The Radiohead frontman, backed by longtime producer Nigel Godrich and video artist Tarik Barri, explored a more surreal, amorphous electronic realm in this solo stop
Thom Yorke spent two hours moving both body and mind during a solo concert at a crowded Express Live indoors on Monday.
“All of this is in my head,” the Radiohead frontman sang on “Truth Ray,” coming across like a man pondering the idea that he was actually tucked away safely in bed somewhere and that all of this was somehow a dream. But even when Yorke's elliptical words referenced these subconscious realms, the booming, tactile music kept things grounded in reality.
Joined onstage by longtime producer Nigel Godrich on keys, bass, guitar and atmospherics, plus visual artist Tarik Barri, who created a live mix of abstract projections, Yorke shaped these hallucinatory flashes into beat-heavy tracks that often felt crafted in the moment, his words referencing regret-filled recollections and unseen horrors lurking around the bend.
“The ground may open up and swallow us,” Yorke offered on a set-opening “Interference” as a glowing fissure opened and grew on the projection screen behind him, threatening to consume the trio.
Both as a solo artist and within Radiohead, Yorke has been experimenting with electronic tones and textures for more than two decades. But Anima, his third solo album, released earlier this year, is the musician’s deepest dive yet into that realm, pulling from techno and the contemporary classical he incorporated in his film score for Luca Aguadagnino’s 2018 “Suspiria” remake, noticeable in the synthesized strings that haunted the background on songs such as “Truth Ray.”
On its release, Anima was paired with a long-form, three-song Netflix video by director Paul Thomas Anderson, starring Yorke as a commuting office worker. In the opening sequence, the choreography builds off of the motions of sleepwalking commuters in dire need of coffee — a syncopated stream of heads momentarily nodding off before snapping back to attention. (In concert, the frontman’s movements were less composed and more driven by the groove, as if the music caused his body to short circuit, limbs jerking spontaneously to the sometimes-glitchy beats.)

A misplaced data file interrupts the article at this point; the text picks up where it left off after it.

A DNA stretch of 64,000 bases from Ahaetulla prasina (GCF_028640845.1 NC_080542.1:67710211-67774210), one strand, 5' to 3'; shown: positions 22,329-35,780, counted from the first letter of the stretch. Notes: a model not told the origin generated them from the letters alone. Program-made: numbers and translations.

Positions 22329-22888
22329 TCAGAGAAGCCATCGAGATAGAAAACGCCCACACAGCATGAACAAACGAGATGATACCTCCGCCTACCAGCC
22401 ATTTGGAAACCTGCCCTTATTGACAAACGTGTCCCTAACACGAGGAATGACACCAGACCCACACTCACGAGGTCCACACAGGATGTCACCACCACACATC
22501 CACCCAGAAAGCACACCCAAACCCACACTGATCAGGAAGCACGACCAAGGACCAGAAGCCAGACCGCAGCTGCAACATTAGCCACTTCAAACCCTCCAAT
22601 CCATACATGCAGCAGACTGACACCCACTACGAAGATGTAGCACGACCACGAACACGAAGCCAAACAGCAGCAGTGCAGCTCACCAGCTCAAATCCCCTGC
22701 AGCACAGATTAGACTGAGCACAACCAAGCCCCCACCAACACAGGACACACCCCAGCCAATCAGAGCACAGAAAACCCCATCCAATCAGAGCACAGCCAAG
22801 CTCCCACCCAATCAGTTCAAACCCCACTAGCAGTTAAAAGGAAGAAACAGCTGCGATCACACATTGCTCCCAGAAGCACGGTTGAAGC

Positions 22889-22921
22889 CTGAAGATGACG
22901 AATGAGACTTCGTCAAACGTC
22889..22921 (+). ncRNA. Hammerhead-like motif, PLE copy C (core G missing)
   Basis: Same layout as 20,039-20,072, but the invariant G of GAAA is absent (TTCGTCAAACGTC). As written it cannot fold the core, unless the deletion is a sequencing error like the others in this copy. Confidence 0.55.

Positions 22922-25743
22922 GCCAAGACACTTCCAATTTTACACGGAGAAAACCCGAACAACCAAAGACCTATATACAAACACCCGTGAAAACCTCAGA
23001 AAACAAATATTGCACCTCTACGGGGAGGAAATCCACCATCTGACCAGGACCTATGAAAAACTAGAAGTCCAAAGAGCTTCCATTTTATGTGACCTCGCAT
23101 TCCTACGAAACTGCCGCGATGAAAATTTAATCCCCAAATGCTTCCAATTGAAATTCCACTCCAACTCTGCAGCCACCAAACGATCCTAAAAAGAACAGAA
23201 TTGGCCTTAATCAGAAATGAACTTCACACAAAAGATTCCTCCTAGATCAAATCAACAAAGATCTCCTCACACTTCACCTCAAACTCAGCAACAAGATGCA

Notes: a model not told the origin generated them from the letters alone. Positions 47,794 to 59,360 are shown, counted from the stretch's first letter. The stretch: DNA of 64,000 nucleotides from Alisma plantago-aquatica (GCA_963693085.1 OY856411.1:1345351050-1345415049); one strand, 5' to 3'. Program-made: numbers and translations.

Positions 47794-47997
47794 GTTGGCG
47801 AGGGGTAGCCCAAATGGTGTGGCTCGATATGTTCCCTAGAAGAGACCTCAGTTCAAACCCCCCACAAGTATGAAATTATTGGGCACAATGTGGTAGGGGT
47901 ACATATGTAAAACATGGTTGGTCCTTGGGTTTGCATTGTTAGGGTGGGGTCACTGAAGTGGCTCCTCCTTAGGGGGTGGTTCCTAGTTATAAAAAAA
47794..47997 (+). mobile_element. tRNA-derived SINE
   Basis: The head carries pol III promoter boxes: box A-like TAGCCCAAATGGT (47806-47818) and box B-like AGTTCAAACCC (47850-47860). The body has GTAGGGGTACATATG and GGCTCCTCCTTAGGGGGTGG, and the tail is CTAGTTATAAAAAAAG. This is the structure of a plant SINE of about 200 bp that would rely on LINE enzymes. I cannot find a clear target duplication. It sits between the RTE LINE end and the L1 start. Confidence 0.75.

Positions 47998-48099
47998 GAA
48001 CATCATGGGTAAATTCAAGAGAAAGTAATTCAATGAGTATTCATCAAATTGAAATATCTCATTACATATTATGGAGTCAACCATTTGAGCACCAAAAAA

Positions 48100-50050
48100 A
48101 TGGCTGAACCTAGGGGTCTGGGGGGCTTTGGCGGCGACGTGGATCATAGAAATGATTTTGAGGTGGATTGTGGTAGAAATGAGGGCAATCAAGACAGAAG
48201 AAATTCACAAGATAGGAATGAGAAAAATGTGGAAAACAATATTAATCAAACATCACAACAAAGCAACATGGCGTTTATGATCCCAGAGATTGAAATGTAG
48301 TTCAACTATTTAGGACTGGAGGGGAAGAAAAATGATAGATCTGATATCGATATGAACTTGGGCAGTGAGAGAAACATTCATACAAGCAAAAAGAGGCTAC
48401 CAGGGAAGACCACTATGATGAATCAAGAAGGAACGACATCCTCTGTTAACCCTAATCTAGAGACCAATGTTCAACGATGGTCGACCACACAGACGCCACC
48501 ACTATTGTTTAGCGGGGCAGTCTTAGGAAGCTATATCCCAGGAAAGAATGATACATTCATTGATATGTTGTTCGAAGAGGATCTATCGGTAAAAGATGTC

As the Anima video progresses, though, things become further detached from reality, Yorke making his way through a dream world where the laws of physics no longer apply.
Echoes of this carried over into Express Live, with artist Barri conjuring digital sandstorms, bleeding inkblots, digital scanners and various light-emitting flying objects, leaked video footage of which would have sent Tom DeLonge rushing to publish breaking news on his alien hunting website.
The concert's waking-dream feel was purposeful. The word Anima, taken from the psychology of Carl Jung, is concerned, in part, with dream states and theories of unconsciousness. “I must be asleep,” Yorke crooned on a percussive “(Ladies & Gentlemen, Thank You for Coming).” Even early Yorke songs were swept up in this pull, such as “Harrowdown Hill,” off of the singer’s 2006 solo debut, The Eraser, which found Yorke hazily repeating the phrase, “I feel me slipping in and out of consciousness” as guitars and synths combined in a syncopated buzz that mirrored the hum of an outsized server farm.
Throughout the evening, Yorke frequently treated his voice as a textural element, muttering in deep tones and unleashing a fragile falsetto that skipped like a stone atop the mix. He also looped his vocals, creating coughs, barks and moans that swirled amid the digital mass like ghosts in the machine — a human counterpart to the sometimes icy mechanics. The dichotomy mirrored a frequent theme in Yorke’s songs, which tend to return to the isolation that a life immersed in technology and unmonitored screen time can bring about, a fraying social thread that the singer has explored since Radiohead released OK Computer in 1997. (Spoiler alert: It’s not OK.)
At times, though, Yorke’s amorphous solo compositions grew monotonous, lacking the weight, precision and craft of the best Radiohead songs. Still, there were numerous inspired musical moments, Yorke building thick clouds of buzzing locusts on “Traffic” and turning “The Clock” into a surreal, Dali-esque landscape of mutated, dripping bass and warped drums. On “Cymbal Rush,” the musicians seemingly attempted to jam every instrument onstage through a particle accelerator, breaking the sound down to a molecular level and sending it swirling around the venue. Similar digital distress shaped the loosely funky “A Brain in a Bottle,” with Yorke singing, “Think I’m gonna go to pieces now,” as squelching, extruded basslines broke off in thick, floor-shaking chunks.
Frequently, the music and images combined in unexpected ways, creating a tension and a sense of possibility that left attendees wondering which direction the three onstage collaborators might pull things next — an unpredictability that Yorke alluded to amid a haunting “Nose Grows Some.”
“I don’t know how this night will end/If I open up the door,” he sang, one hand already on the knob and nothing but possibility on the other side.